• Anemia (low red blood cells) or
  • Bone marrow problems or
  • Leukopenia (low white blood cells) or
  • Thrombocytopenia (low blood platelet levels)—Use with caution. May make these conditions worse.
  • Kidney disease—Use with caution. The effects may be increased because of slower removal of the medicine from the body.

Proper Use

Use this medicine exactly as directed by your doctor. Do not use more of it, do not use it more often, and do not use it for a longer time than your doctor ordered.

This medicine comes with a patient information insert. Read and follow the instructions carefully. Ask your doctor if you have any questions.

Your doctor may want you to take folic acid with this medicine.

Hydroxyurea should be handled with care. People who are not taking this medicine should avoid touching it. To decrease your chance of touching the medicine:

  • Wear disposable gloves when handling the bottle or capsules.
  • Wash your hands with soap and water before and after contact with the bottle or capsules.
  • Do not open the capsules. Avoid exposure to crushed or opened capsules.
  • If you touch an opened or crushed capsule, wash your skin right away with soap and water.
  • If powder from the capsule gets into your eyes, rinse them with water or an isotonic eyewash for 15 minutes.
  • If powder from the capsule is spilled, wipe it up right away with a damp disposable towel. Place the towel and the empty capsule in a closed container, such as a plastic bag.
  • The area where the powder spilled should be cleaned 3 times using a detergent solution followed by clean water.


The dose of this medicine will be different for different patients. Follow your doctor's orders or the directions on the label. The following information includes only the average doses of this medicine. If your dose is different, do not change it unless your doctor tells you to do so.

The amount of medicine that you take depends on the strength of the medicine. Also, the number of doses you take each day, the time allowed between doses, and the length of time you take the medicine depend on the medical problem for which you are using the medicine.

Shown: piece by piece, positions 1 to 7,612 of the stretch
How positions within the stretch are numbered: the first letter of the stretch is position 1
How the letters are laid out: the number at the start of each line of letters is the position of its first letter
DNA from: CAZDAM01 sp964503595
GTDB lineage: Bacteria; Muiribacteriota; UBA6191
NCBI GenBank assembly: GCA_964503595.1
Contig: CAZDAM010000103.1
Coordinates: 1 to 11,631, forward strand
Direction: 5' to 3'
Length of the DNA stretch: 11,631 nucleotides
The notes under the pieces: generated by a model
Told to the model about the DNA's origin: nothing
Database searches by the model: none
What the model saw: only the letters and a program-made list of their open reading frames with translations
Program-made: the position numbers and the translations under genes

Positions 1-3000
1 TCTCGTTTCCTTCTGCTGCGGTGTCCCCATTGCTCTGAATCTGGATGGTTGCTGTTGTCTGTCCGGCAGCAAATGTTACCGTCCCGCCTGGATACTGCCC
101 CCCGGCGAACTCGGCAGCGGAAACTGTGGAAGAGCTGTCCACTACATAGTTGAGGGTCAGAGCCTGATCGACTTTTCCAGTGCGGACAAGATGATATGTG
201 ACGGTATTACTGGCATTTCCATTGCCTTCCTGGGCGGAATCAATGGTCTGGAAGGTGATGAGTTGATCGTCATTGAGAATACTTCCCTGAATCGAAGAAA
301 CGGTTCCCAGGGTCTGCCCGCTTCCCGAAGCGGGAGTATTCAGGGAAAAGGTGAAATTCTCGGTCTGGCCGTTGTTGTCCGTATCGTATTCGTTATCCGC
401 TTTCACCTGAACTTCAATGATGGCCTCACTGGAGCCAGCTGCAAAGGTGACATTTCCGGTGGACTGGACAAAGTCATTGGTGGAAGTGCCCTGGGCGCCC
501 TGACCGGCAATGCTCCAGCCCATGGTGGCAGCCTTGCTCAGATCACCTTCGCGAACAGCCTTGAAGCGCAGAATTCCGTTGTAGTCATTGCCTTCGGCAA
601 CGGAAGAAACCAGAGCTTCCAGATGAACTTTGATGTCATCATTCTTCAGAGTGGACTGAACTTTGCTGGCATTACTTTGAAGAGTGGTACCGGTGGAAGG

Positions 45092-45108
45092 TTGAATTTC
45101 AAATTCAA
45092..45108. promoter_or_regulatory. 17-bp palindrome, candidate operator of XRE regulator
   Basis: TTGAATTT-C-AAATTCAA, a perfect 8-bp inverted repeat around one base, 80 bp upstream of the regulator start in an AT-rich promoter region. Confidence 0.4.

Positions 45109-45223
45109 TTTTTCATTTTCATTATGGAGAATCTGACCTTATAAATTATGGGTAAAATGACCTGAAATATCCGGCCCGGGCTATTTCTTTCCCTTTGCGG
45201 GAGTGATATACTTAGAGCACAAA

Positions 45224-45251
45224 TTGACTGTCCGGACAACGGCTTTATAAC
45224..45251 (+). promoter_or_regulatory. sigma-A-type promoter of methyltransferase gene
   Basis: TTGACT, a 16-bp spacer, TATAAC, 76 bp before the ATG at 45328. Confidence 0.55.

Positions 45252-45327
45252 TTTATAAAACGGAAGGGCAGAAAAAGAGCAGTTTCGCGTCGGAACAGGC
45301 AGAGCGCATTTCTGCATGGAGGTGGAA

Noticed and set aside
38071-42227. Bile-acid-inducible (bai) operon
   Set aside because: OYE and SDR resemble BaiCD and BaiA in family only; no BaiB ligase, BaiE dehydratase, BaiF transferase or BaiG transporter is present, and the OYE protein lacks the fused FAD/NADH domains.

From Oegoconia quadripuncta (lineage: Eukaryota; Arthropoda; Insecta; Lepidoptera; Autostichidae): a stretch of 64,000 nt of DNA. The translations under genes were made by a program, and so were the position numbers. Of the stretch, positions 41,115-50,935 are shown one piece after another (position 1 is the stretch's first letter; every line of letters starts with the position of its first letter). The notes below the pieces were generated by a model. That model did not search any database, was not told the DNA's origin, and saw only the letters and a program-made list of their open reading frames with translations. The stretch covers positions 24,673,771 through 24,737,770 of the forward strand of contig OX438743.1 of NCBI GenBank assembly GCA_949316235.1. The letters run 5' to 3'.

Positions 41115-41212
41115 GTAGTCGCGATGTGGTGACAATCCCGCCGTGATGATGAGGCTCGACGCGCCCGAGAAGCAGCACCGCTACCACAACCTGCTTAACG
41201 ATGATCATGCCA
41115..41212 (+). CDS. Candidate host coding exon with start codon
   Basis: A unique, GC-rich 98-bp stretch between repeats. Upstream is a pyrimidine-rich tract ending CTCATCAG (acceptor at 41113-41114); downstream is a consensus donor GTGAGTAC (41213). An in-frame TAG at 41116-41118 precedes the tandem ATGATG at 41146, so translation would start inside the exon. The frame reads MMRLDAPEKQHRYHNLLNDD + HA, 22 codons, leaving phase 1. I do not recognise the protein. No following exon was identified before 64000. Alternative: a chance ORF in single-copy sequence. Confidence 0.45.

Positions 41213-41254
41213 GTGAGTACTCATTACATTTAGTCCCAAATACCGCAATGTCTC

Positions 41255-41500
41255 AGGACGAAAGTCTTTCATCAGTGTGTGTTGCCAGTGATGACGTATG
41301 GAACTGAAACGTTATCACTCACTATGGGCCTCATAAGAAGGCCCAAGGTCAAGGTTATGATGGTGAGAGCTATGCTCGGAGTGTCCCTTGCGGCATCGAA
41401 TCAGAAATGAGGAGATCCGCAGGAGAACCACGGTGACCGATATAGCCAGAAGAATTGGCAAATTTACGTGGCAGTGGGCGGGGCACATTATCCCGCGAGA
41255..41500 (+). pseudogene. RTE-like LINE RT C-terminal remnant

• For oral dosage form (capsules):
    • For cancer of the head and neck:
      • Adults—Dose is based on body weight and must be determined by your doctor. The dose is 15 milligrams (mg) per kilogram (kg) of body weight per day, taken as a single dose. Your doctor may adjust your dose as needed.
      • Children—Use and dose must be determined by your doctor.
    • For chronic myelocytic leukemia (CML):
      • Adults—Dose is based on body weight and must be determined by your doctor. The dose is 15 milligrams (mg) per kilogram (kg) of body weight per day, taken as a single dose. Your doctor may adjust your dose as needed.
      • Children—Use and dose must be determined by your doctor.
    • For sickle cell anemia:
      • Adults—Dose is based on body weight and must be determined by your doctor. At first, the dose is 15 milligrams (mg) per kilogram (kg) of body weight per day, taken as a single dose. Your doctor may adjust your dose as needed. However, the dose is usually not more than 35 mg per kg of body weight per day.
      • Children—Use and dose must be determined by your doctor.

Missed Dose

If you miss a dose of this medicine, take it as soon as possible. However, if it is almost time for your next dose, skip the missed dose and go back to your regular dosing schedule. Do not double doses.


Store the medicine in a closed container at room temperature, away from heat, moisture, and direct light. Keep from freezing.

Keep out of the reach of children.

Do not keep outdated medicine or medicine no longer needed.

Ask your healthcare professional how you should dispose of any medicine you do not use.


It is very important that your doctor check your progress at regular visits to make sure that this medicine is working properly. Blood tests may be needed to check for unwanted effects.

Using this medicine while you are pregnant can harm your unborn baby. Women should use an effective form of birth control during treatment and for at least 30 days after the last dose. Men should use an effective form of birth control during treatment and for at least 1 year after the last dose to prevent pregnancy in a sexual partner. If a pregnancy occurs while using the medicine, tell your doctor right away.